Last week CleanAIRE NC hosted the 2022 NC BREATHE Conference at Catawba College, Salisbury NC. The Conference brought together a diverse group of North Carolina stakeholders and national leaders to examine how the climate crisis impacts health and equity in our state, and how we can all work together to build solutions.
Conference attendees had the opportunity to network with other advocates, community leaders, health professionals, researchers, and policymakers, exchanging ideas and lessons learned from the fight against climate change.
Four interactive panel discussions allowed attendees to hear from and pose questions to community advocates and leading voices in the fields of health, science, policy, and environmental justice. The panel discussions explored climate impacts on frontline communities, cutting-edge tools that can help the public collect environmental health data, partnerships between communities and researchers that can develop climate resilience across the Carolinas, and the strategies and lessons learned of the next generation of climate leaders.
“Systemic racism is the issue; environmental and economic justice is the goal,” began Richard Moore, setting the tone for both his speech and the Conference as a whole. As Co-Coordinator of Los Jardines Institute and the Co-Chair of the White House Environmental Justice Advisory Council, Mr. Moore is all too familiar with this struggle.
In his keynote address he repeatedly stressed the importance of people from all backgrounds coming together and collaborating on environmental justice. This is an on-going conversation, as Mr. Moore pointed out, that communities of color have helped define and must play a central role in: “You cannot discuss environmental justice without discussing economic justice and health. We cannot silo out climate change and global warming. We live in a real world.”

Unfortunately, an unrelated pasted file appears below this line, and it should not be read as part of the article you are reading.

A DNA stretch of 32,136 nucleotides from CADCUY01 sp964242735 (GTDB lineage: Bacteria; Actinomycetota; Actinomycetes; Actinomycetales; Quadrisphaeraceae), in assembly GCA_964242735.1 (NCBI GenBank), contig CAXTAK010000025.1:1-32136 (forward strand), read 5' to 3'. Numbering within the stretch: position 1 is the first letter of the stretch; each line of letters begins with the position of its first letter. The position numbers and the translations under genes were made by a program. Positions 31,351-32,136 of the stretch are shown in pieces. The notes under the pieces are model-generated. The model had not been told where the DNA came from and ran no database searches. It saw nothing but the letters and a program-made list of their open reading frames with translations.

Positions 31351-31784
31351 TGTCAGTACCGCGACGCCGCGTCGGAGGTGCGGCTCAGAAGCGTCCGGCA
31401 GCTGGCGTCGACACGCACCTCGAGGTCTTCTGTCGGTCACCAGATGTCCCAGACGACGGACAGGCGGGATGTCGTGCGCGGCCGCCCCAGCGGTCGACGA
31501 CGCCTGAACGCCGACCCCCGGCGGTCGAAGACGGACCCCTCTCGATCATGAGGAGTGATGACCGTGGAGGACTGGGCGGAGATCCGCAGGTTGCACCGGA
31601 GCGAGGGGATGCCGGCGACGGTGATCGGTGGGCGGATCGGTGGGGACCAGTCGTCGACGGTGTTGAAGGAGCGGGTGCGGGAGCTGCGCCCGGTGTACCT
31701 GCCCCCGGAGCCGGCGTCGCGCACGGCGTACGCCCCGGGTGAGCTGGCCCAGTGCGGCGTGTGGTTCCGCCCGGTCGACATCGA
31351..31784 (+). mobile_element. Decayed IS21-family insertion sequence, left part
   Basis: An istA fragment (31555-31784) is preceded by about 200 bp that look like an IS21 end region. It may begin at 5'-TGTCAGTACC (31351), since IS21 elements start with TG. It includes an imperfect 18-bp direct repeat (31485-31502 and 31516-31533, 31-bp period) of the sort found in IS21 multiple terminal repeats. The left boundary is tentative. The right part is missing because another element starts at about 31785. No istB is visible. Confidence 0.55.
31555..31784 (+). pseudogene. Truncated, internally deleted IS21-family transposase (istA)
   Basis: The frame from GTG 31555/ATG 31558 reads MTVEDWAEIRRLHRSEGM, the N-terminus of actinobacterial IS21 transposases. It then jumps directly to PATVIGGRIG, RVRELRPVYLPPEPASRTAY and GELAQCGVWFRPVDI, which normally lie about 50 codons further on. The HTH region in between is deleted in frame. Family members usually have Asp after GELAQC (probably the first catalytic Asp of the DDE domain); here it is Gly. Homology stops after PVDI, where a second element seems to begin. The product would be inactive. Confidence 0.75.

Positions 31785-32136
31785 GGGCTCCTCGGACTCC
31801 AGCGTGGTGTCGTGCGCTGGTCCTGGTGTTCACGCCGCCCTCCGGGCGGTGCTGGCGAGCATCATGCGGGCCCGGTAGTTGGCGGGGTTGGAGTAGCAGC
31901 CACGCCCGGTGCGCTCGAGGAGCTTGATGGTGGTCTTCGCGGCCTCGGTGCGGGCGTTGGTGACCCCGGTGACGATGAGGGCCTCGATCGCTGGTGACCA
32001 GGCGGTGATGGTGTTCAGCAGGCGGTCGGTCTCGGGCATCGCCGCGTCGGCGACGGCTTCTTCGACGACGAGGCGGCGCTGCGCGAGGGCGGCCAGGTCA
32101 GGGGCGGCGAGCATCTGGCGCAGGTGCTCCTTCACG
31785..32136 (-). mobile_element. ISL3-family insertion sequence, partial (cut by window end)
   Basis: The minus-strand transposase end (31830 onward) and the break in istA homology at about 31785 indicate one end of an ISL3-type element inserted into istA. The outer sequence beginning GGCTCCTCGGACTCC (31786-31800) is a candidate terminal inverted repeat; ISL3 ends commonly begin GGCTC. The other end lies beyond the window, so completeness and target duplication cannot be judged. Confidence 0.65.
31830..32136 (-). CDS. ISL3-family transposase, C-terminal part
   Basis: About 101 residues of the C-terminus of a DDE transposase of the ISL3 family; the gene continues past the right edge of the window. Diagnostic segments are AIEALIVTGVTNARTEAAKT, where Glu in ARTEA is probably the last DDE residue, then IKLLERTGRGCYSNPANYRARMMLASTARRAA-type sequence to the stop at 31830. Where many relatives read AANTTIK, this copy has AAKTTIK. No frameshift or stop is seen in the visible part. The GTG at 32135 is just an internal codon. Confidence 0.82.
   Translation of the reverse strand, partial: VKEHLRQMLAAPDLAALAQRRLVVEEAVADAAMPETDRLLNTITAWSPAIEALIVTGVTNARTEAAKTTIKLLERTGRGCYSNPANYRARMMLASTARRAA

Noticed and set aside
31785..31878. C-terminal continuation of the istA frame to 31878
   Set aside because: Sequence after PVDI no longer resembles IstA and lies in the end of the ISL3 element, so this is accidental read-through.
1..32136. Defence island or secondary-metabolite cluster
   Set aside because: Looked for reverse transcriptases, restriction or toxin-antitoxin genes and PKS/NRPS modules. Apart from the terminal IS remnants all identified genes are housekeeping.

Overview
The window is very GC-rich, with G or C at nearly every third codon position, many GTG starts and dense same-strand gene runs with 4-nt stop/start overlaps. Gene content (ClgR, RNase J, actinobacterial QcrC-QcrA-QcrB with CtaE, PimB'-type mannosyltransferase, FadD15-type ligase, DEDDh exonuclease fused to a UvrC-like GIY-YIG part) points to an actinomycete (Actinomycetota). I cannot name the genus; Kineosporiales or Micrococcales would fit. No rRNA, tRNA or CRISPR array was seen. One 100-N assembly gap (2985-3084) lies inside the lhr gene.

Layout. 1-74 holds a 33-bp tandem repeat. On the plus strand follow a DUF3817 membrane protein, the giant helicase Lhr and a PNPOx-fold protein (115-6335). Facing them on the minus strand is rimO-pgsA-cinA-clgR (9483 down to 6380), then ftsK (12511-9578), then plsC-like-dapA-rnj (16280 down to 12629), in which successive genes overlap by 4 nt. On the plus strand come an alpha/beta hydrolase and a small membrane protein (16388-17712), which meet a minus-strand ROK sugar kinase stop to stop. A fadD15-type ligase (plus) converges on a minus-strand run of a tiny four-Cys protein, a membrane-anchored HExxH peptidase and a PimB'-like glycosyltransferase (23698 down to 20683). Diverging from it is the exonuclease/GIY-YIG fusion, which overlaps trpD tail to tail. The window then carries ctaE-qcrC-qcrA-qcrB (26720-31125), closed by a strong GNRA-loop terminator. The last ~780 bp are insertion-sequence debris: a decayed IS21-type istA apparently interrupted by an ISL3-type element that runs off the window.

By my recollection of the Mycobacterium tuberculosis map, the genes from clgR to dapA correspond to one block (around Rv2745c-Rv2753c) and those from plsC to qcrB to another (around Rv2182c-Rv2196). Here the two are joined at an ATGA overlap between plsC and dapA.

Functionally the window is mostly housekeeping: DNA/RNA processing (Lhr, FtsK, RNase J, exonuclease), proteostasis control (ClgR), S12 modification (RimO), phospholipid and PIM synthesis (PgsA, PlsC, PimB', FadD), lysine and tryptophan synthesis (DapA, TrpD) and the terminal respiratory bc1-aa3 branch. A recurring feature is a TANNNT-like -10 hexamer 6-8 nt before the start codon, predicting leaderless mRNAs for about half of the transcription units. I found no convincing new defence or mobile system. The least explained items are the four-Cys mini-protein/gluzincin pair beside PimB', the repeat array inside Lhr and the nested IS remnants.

Dr. Sacoby Wilson is a Professor with at University of Maryland, College Park where he also directs the Center for Community Engagement, Environmental Justice and Health (CEEJH).
Dr. Wilson explored how technology (particularly mapping tools) can be used to help engage communities of concern in projects tackling the drivers of environmental and climate injustices. For example, with these tools we can locate major emission sources and see how air quality differs across different neighborhoods. We can then overlay public health data to understand where poor air quality may have the greatest impact, or to identify where air pollution may drive future health problems. By visualizing the geography of these problems we can help mitigate, prevent, and reduce impacts associated with environmental and climate injustices.
The Conference also featured research posters from students working in environmental justice, health disparities, climate change, and related public policy topics. During breaks, attendees had a chance to talk with the student authors one-on-one and ask them questions about their research. Three students were selected to give short lightning talk presentations about their projects. To view the student posters and abstracts that were presented at the Conference, click here.
At the end of the Conference, all Catawba College students in attendance were invited on stage to share their perspectives on the fight for our planet, and their future in it. Students described their experiences and frustrations, their fears and their hopes, and most of all their belief that the only solution to the climate crisis is all of us moving forward together.
In their wonderful remarks, these students hit upon perhaps the biggest takeaway theme from NC BREATHE 2022: the need for greater collaboration on solutions to climate change and racial inequity. NC State University student Issac Smith summed it up best: “This is why we’re here. This is a very large fight that no person, no organization, can solve by themselves.”
Thank you to everyone who made NC BREATHE 2022 such a huge success! We’re so grateful to all our wonderful speakers, panelists, organizers, sponsors, and everyone who joined us last week, both virtually and in Salisbury.
We’re proud to have you all as partners in the push for health equity and climate justice in NC.